When I hear of demands for "trigger warnings", my response is not that students are somehow different from back when I was in college. It may be that there has been some shift in the number of students raising objections -- something that I have not seen documented -- but the primary difference appears to be that school administrators have changed how they respond to student objections. Forty years ago, the response probably would have amounted to, "It's college, and you're going to be uncomfortable at times. Get over it." When I was a student the response was more gentle, but with a similar outcome. Today, college administrators do seem much more likely to ask that a professor add "trigger warnings" or change something about a course in order to avoid making the objecting students uncomfortable.

Why would administrators change their approach?

I think the answer lies not with the modern generation of students, but with the modern approach to the funding of college education. When college education was more affordable, and colleges were less dependent upon squeezing every last tuition dollar out of a student, colleges could more easily treat their students as students. As states have chosen to reduce their support for public colleges, colleges have increasingly had to fight for every dollar. Part of that process has involved making life a lot easier, and a lot more comfortable, for students. Part of that process involves catering to a vocal minority that, if not appeased, is likely to create negative publicity for a college or take its tuition dollars elsewhere.

The authors write,
The press has typically described these developments as a resurgence of political correctness. That’s partly right, although there are important differences between what’s happening now and what happened in the 1980s and ’90s. That movement sought to restrict speech (specifically hate speech aimed at marginalized groups), but it also challenged the literary, philosophical, and historical canon, seeking to widen it by including more-diverse perspectives. The current movement is largely about emotional well-being.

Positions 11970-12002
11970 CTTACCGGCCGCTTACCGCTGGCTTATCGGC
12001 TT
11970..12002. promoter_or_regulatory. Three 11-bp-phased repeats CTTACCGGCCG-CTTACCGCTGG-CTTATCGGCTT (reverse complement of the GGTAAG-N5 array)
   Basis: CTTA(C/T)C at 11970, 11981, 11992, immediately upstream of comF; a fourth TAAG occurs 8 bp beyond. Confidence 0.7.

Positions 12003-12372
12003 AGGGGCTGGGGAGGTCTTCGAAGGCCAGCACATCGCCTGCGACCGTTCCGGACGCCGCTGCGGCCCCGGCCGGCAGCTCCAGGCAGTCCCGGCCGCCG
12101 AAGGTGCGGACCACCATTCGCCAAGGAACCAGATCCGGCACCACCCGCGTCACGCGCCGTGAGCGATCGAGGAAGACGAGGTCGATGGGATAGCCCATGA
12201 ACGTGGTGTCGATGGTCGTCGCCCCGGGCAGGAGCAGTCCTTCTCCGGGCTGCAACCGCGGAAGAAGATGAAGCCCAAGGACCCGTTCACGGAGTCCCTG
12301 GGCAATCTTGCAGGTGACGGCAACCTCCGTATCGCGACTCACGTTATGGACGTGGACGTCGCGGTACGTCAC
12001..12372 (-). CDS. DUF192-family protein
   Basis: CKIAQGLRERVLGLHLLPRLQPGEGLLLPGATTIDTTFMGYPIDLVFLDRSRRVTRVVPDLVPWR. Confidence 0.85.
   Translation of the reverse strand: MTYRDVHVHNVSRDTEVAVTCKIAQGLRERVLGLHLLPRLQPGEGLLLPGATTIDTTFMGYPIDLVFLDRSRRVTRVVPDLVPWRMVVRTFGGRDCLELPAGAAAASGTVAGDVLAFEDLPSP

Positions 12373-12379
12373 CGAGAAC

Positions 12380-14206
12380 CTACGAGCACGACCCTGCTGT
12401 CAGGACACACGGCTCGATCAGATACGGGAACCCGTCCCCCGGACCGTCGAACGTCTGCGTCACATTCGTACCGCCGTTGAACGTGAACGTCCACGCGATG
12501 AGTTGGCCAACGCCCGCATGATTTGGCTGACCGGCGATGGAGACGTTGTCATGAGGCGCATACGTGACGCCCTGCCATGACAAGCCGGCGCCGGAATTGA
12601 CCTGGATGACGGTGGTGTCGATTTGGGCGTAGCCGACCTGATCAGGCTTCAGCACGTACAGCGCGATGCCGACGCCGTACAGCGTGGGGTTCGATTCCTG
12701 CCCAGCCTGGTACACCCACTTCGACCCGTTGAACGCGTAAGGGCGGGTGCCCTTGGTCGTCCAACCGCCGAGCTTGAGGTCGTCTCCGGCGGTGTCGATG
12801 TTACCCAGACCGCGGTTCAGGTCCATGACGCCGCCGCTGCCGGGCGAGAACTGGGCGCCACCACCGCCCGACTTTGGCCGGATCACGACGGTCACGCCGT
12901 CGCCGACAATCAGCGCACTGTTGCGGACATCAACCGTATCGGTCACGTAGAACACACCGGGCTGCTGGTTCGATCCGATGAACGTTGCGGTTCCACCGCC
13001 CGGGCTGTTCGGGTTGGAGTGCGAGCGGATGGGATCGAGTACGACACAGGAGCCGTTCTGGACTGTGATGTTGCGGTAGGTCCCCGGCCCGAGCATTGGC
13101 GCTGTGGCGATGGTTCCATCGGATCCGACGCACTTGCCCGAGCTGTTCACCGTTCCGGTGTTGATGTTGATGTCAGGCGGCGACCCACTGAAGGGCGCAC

I think, here, that the authors are looking at two different forms of response by college administrators. There was no ambiguity in the classroom instruction -- sexual assault was presented as a bad thing, empathy was extended to the victim even when the hypothetical posited an offender who did not realize that he had committed a crime, and nobody questioned why "'No' means 'no'" was sensible policy. The students who objected to any reference to sexual assault in our criminal law class were not interested in widening the discussion or including additional viewpoints. Had our professor been less sensitive, perhaps an administrator would have advised him as to how to introduce the subject in a more sensitive manner, but the key difference seems to be that the administrators were not receptive to demands that material be removed from classroom instruction on the basis that it created discomfort for some of the students.